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Effects Pedal News brought to you by

Red Panda Company Profile

Red Panda Lab sprung to life in 2009 when Curt Malouin built his first product — a module for the Line6 ToneCore pedals. By 2012, and the introduction of the Particle granular delay, Red Panda was his fulltime job. But what sent him down the path from writing optimization software used by auto manufacturers to becoming one of the fresh new faces in digital effect pedals? “I have been programming computers and messing with electronics since I was a little kid, and as I grew up those two worlds would come together. I’m not a musician, I’m an engineer, but I really enjoy working with sound. Designing products that warp and twist sound. I had built some guitar pedals in college. It all came together in 2009. A friend of mine sent me a YouTube video of an organ being played through some old, beat-up stomp box. I was

burnt out working on software 16 hours a day and was looking to get back into hardware and it seemed like a guitar pedal was a nice size of a product/project where one person could do it start to finish, and in the early days I did do it all.” Read Blake Wright’s full article: http://bit.ly/RedPandaLab

Chase Bliss Audio Brothers Review

The Chase Bliss Audio Brothers Analog Gainstage suffers from one major drawback as I see it. It is painted gold, which means that even though I was blown away by how it sounded from the second I turned it on, I kept trying to do really boring stuff with it. Everyone knows that I am legally required to tell you that a gold-colored drive pedal is “transparent”. The Brothers is not transparent. Sure, you can dial the gain back and get some great low gain articulation from the B side in the drive setting. But the Brothers is really six pedals in one that can be combined up to 33 different ways; and it truly shines when you combine its two sides into a wooly, harmonically-rich fuzz. Read Wade Burden’s full review: http://bit.ly/CBA-Bros

Old Blood Noise Endeavors Fault Overdrive Review

The Fault overdrive/distortion is the latest straightforward entry from Old Blood Noise Endeavors. OBNE started by taking commonplace effects and twisting them to do unusual things. Lately, though, they’ve been slowly building a toolkit they call their Utility Line: a few simple tools, like an EQ Buffer pedal, a headphone amp, and an AB/Y Switcher. While the Fault isn’t technically a part of the Utility Line, it is akin to it in both spirit and function, while at the same time managing to be a bit more fun. The Active EQ in the Fault was first developed for OBNE’s EQ Buffer, and is the heart of any latent weirdness it possesses. The Fault is essentially their active EQ in a mid-range drive. Read Wade Burden’s full review: http://bit.ly/OBNEFault the deli Summer 2017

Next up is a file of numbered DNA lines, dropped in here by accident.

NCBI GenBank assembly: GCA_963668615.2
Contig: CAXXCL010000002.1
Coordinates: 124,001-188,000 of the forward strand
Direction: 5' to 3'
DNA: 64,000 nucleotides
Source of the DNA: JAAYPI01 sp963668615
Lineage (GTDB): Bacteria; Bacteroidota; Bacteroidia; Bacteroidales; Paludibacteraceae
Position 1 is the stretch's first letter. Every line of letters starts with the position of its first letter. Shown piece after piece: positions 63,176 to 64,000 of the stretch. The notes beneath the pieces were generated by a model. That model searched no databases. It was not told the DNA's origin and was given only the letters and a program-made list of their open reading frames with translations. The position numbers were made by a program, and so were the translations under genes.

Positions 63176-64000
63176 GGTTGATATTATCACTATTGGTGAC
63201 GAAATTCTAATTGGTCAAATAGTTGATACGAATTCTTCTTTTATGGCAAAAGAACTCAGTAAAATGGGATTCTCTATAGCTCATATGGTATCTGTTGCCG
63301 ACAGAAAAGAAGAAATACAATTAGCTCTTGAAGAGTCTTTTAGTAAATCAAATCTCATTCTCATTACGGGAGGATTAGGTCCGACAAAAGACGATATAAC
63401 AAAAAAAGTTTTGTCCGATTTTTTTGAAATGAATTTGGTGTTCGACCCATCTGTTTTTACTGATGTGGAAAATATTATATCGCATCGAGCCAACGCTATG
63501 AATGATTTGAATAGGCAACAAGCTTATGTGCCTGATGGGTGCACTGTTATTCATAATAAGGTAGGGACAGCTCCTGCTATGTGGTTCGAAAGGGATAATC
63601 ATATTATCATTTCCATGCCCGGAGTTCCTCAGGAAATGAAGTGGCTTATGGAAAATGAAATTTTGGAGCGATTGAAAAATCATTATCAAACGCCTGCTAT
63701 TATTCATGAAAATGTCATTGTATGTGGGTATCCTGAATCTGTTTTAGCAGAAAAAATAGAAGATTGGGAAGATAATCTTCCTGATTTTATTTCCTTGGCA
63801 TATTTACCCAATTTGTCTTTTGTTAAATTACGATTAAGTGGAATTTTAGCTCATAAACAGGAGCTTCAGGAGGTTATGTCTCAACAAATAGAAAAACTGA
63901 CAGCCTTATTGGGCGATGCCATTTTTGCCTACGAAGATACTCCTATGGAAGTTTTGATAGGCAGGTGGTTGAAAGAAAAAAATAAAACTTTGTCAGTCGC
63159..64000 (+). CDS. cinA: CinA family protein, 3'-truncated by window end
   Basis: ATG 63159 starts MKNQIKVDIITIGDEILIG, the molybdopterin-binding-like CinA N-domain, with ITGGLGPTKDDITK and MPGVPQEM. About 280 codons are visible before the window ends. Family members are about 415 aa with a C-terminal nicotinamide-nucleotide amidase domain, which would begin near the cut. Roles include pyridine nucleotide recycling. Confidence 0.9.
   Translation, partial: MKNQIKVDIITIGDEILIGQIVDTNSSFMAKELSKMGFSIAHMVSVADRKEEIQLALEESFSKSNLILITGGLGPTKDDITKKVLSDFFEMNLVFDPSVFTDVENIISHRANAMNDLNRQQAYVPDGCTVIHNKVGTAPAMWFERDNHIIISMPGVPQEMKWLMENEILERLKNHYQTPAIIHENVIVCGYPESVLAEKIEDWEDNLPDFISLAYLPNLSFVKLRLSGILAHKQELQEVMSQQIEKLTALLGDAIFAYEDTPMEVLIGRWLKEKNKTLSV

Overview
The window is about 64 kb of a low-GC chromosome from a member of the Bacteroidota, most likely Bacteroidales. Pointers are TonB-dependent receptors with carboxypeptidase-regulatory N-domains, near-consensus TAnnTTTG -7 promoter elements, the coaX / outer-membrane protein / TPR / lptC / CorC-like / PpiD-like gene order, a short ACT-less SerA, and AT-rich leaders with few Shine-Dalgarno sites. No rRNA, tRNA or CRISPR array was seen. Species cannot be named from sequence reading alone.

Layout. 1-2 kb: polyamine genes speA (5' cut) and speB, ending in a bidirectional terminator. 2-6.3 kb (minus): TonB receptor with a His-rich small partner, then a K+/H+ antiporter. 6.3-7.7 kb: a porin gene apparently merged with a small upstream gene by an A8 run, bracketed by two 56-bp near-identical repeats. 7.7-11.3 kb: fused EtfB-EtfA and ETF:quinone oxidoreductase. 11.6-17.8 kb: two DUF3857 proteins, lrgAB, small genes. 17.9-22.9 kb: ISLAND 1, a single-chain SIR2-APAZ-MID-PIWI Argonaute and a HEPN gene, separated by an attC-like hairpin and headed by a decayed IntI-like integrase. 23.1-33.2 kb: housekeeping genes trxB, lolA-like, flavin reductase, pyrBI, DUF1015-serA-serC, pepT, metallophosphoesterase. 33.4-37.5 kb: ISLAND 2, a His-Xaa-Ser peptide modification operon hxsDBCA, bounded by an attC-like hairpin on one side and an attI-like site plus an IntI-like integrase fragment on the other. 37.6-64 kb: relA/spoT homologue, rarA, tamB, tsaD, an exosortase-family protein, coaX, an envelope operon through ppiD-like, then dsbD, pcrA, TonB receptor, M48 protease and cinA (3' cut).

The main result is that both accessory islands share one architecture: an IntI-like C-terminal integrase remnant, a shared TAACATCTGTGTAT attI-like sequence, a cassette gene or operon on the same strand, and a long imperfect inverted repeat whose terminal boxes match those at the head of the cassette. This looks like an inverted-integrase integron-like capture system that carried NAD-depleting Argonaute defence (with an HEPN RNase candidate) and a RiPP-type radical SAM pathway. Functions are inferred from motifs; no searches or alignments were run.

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@ BK Brooklyn Pedals Stompbox Stompbox Exhibit Exhibit 2017 2017

Main Drag Music September 9 & 10, 2017 – FREE!

Preamp / Dynamics

VHT Redline Micro 6 • A 6 Watts amp in a tiny enclosure. • Volume and Tone controls. • Instrument In, Aux In, Headphone Out, and Speaker Out make it extremely versatile.

PREAMP /EQ

• Improved version of the uber-popular Keeley compressor, with added expander/sustainer function. • Simple Release Switch that is tuned for single coils or humbuckers. • Blend Control to mix in direct sound and newly designed Tone Control.

FILTER

Tech 21 Q/Strip • A studio grade instrument preamp in DI format emulating the circuit and EQ of the vintage consoles of the ’60s and ’70s. • 4 band EQ section with two parametric mids and added high and low pass filters.

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Keeley Compressor Plus

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Lightning Boy Audio OP-2 • 100% vacuum tube powered compressor • Super transparent, features fast attack with adjustable knee and auto-release emulating the classic LA-2A • Turbo switch acts as a boost, adding more “tube tone.”

API TranZformer GT • A 3 band EQ/Compressor from the legendary console manufacturer. • Input Gain control with +30dB of gain. • Separate footswitch for compressor and EQ.

Filter + fuzz

MOD Kits DIY Tea Philter • It comes in bits and pieces for you to build. • Produces a fixed wah tone, Zappa-style, often used to cut through the mix during solos. • Point-to-point wiring and easyto-follow instructions.

TWA Dynamorph • A filter + distortion pedal with an envelope-detection circuit that interacts with the player’s performance. • Features a series of obscurely named switches and knobs that open a sea of sonic possibilities. • Mode switch selects between two different overall EQ settings.

Death By Audio Evil Filter • Deep and radical filter with fuzz. • Three filter modes (high, band, low) and two resonance modes (high and normal). • Two fuzz modes and CV/Expression in.